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BRUSSELS — The hacking of Democratic Party computer systems, widely thought by U.S. intelligence officials to be the work of the Russian government, may be giving Washington a new taste of unconventional Kremlin tactics that have long been employed to influence politics in neighboring European countries.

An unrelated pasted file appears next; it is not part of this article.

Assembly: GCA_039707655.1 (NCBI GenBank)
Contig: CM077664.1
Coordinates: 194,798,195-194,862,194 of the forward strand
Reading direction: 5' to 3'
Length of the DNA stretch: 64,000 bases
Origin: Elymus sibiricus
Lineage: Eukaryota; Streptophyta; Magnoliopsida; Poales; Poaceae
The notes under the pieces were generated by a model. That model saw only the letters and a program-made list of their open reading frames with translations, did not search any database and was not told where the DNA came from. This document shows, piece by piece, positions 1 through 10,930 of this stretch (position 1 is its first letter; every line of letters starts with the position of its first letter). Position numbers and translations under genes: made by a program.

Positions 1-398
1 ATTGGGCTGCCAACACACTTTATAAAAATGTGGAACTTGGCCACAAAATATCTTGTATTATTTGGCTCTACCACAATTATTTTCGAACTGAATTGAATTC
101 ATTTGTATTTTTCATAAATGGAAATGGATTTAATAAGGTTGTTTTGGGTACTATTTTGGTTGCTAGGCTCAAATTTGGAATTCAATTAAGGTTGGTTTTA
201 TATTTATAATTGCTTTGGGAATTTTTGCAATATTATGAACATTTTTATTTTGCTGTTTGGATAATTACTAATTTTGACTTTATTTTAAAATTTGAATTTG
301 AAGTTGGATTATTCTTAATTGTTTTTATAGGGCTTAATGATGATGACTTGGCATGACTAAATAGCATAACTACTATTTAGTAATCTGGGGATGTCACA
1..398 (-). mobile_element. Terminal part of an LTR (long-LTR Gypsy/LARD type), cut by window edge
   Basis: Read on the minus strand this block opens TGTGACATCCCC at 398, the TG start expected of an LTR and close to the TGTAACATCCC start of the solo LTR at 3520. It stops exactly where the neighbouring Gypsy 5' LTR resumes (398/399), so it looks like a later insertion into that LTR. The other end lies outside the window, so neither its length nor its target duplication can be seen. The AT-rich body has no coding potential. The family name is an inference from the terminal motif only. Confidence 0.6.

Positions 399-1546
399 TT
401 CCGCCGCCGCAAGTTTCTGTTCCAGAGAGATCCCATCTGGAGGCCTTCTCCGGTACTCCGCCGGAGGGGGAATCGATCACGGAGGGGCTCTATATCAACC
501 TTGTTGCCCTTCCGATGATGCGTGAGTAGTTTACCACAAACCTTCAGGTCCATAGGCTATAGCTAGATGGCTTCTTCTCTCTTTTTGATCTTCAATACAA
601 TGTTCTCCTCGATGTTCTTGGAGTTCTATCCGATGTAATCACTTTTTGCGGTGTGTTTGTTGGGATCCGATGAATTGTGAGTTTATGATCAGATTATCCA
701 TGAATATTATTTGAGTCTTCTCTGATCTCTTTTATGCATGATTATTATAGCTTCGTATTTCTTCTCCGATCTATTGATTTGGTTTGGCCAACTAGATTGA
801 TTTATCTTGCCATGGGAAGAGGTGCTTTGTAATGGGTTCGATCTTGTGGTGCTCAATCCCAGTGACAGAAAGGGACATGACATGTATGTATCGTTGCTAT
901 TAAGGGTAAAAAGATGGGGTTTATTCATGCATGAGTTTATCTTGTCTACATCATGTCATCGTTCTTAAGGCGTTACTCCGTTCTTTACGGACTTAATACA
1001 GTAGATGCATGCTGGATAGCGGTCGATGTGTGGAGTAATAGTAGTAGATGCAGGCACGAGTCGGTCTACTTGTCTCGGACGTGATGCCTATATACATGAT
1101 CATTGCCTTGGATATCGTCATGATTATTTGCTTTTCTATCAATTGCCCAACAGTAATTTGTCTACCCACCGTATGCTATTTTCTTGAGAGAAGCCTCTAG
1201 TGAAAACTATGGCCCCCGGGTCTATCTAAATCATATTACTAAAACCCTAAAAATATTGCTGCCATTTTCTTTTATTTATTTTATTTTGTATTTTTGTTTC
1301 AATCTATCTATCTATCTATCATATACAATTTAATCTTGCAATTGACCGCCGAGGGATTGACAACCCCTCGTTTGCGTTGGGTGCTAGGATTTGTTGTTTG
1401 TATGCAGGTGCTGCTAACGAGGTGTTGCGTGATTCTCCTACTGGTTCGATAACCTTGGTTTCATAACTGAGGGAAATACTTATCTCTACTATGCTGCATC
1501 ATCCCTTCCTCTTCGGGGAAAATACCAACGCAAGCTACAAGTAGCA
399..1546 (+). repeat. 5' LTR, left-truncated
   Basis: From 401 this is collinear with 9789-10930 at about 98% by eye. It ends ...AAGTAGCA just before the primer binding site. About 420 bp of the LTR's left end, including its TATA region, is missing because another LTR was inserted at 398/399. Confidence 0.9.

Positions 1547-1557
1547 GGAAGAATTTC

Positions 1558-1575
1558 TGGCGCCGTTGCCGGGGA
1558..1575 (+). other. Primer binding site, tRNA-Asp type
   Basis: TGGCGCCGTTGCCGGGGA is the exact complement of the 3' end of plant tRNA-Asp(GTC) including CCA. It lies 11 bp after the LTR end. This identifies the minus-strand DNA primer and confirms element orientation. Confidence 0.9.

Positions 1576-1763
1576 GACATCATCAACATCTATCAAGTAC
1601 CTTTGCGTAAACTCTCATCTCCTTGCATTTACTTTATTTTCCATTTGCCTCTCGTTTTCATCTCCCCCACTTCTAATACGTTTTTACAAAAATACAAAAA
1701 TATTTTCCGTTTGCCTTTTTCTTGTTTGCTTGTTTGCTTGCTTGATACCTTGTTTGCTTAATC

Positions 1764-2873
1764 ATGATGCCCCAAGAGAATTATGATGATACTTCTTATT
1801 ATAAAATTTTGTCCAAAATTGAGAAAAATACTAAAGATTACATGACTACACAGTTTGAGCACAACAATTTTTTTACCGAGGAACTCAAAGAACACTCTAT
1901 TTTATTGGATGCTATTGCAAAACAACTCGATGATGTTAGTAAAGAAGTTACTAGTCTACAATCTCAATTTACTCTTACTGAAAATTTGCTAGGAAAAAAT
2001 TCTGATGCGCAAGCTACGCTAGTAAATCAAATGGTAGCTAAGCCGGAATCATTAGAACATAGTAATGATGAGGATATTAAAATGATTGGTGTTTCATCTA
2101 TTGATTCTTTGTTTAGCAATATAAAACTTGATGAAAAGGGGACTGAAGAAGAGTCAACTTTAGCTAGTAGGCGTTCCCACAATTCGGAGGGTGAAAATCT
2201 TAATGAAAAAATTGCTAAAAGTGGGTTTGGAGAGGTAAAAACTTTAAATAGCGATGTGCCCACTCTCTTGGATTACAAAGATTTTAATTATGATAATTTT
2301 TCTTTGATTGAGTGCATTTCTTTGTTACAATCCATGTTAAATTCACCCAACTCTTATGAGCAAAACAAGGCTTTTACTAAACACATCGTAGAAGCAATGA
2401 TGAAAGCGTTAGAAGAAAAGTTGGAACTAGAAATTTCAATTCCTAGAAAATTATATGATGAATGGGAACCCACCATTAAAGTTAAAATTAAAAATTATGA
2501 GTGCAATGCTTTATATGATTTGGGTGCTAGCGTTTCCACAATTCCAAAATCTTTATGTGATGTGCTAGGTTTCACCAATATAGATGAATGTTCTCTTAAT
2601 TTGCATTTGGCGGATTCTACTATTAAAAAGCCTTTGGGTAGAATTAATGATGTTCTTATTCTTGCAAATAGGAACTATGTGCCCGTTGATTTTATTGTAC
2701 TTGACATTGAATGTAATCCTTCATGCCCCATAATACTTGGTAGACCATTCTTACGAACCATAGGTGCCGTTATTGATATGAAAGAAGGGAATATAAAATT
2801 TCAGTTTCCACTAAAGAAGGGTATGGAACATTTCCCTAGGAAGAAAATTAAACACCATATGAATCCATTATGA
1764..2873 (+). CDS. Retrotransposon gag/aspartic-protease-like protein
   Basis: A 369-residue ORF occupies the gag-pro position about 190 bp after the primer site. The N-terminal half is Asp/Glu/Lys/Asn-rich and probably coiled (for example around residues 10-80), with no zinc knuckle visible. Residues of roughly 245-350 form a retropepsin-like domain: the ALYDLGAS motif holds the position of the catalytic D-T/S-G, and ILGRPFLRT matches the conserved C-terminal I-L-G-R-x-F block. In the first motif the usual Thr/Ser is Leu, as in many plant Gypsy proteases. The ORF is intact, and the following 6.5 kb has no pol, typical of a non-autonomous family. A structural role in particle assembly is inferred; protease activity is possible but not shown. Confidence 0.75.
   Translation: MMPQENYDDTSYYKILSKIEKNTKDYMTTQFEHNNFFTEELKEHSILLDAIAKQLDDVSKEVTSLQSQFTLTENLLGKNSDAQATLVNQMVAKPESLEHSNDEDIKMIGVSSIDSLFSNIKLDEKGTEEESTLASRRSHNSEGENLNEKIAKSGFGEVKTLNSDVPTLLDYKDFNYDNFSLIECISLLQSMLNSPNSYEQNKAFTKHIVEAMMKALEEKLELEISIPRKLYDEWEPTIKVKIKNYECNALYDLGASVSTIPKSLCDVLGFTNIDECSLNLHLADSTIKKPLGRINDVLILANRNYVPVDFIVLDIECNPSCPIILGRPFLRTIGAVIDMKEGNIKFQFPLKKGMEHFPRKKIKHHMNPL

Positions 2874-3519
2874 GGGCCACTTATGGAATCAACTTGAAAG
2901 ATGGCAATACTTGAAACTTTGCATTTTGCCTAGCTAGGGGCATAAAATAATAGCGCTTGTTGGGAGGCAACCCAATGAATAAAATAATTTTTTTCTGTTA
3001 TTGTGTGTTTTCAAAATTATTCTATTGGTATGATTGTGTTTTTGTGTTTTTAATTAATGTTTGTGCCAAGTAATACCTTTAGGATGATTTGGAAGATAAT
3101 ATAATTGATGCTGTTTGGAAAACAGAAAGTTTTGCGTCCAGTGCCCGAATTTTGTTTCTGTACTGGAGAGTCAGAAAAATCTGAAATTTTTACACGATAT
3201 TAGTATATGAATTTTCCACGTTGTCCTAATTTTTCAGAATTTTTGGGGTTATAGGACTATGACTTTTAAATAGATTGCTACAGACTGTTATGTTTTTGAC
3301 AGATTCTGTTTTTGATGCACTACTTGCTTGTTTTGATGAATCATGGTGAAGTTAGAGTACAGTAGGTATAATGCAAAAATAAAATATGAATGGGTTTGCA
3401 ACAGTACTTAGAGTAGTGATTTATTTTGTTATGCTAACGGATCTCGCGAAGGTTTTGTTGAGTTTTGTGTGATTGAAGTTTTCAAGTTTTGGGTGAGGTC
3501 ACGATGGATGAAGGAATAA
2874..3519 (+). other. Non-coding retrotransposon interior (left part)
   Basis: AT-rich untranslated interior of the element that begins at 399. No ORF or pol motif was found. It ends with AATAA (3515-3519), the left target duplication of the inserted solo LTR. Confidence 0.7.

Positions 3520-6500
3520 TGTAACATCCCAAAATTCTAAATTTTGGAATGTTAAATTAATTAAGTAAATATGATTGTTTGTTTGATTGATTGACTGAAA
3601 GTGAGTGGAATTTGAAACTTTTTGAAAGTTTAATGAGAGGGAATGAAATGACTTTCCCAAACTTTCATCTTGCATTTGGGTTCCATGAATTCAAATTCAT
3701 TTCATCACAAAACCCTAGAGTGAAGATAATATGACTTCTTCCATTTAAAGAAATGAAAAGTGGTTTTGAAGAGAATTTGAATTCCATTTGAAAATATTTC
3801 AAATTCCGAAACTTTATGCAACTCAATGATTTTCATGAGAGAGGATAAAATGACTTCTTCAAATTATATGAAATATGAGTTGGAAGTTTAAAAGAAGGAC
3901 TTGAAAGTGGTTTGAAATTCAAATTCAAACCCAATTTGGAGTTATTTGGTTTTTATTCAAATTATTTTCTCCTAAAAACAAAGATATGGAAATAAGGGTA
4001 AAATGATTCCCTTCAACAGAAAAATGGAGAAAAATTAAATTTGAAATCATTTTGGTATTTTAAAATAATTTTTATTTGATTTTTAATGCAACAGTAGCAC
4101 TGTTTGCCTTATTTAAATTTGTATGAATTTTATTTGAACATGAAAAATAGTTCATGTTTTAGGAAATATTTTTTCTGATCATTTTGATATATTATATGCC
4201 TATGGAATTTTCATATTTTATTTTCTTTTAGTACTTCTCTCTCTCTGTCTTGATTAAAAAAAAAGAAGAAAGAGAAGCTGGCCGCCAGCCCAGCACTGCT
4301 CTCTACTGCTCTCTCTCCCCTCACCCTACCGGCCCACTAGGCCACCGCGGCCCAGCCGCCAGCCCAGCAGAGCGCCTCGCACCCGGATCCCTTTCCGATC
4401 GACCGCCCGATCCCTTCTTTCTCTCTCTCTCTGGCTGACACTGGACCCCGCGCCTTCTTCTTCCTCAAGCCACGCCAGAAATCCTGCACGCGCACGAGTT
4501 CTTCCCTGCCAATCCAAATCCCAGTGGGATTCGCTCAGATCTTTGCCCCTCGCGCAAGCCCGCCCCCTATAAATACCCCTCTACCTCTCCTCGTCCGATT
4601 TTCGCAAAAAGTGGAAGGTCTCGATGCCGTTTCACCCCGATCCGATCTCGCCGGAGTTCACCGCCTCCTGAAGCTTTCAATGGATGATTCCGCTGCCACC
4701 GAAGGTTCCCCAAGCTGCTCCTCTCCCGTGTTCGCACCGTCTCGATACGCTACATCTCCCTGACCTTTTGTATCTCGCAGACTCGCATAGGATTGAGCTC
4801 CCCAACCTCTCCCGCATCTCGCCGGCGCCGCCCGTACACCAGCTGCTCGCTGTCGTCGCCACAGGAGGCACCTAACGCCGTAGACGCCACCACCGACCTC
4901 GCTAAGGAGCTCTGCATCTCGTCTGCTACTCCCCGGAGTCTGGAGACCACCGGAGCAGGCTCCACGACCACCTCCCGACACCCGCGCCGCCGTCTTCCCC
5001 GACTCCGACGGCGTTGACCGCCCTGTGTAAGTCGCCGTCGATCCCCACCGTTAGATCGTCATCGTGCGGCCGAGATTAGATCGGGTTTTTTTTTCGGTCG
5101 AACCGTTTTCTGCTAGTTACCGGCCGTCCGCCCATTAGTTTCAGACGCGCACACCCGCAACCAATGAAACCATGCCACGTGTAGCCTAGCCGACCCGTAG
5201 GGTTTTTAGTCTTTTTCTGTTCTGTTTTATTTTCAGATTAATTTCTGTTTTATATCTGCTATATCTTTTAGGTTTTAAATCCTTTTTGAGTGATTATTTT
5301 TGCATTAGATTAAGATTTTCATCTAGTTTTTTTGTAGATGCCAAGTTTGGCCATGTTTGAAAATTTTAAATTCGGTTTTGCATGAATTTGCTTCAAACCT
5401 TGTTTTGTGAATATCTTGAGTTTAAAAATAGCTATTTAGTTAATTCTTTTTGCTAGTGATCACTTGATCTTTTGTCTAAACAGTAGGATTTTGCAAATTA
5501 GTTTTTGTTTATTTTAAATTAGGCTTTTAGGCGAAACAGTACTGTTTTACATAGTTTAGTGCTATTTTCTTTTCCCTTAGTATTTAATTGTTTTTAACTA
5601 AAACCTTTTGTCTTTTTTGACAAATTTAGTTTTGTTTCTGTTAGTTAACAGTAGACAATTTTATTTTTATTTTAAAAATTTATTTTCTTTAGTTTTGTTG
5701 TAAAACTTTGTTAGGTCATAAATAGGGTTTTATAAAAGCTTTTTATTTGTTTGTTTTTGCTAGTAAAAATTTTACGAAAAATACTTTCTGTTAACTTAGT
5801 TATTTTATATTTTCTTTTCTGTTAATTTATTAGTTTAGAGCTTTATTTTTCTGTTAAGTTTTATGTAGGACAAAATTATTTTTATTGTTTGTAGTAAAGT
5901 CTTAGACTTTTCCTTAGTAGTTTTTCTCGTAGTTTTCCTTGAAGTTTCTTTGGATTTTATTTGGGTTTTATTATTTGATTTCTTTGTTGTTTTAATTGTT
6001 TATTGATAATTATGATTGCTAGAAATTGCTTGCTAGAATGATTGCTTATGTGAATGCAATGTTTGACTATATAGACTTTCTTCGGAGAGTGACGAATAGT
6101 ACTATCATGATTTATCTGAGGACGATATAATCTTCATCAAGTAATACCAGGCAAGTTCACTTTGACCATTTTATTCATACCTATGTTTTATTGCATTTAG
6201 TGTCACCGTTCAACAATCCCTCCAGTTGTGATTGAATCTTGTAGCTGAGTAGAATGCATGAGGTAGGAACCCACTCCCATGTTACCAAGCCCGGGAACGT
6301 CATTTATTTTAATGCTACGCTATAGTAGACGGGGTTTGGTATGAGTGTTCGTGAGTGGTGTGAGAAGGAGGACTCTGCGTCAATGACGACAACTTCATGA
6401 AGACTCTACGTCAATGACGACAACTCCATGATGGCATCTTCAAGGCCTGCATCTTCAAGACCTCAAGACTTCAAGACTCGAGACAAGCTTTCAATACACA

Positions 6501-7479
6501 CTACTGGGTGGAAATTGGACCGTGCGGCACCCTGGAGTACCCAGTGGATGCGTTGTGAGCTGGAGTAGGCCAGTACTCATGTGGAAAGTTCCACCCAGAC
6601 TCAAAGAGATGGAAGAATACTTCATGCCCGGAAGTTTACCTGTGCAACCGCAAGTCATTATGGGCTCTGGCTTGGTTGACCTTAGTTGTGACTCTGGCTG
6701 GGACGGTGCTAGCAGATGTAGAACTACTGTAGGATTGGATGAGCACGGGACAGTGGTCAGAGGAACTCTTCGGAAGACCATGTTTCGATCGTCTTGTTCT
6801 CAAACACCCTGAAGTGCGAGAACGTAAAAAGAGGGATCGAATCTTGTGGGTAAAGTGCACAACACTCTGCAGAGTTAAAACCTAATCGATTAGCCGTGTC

“The strength of Russia’s push, of its political engagement, its approach to the E.U., is that it doesn’t rely too heavily on a single instrument or a single tool to achieve its goals. Instead what it does is use different approaches at different times in different countries,” said Andrew Foxall, the director of the Russia Studies Center at the Henry Jackson Society, a London-based think tank.
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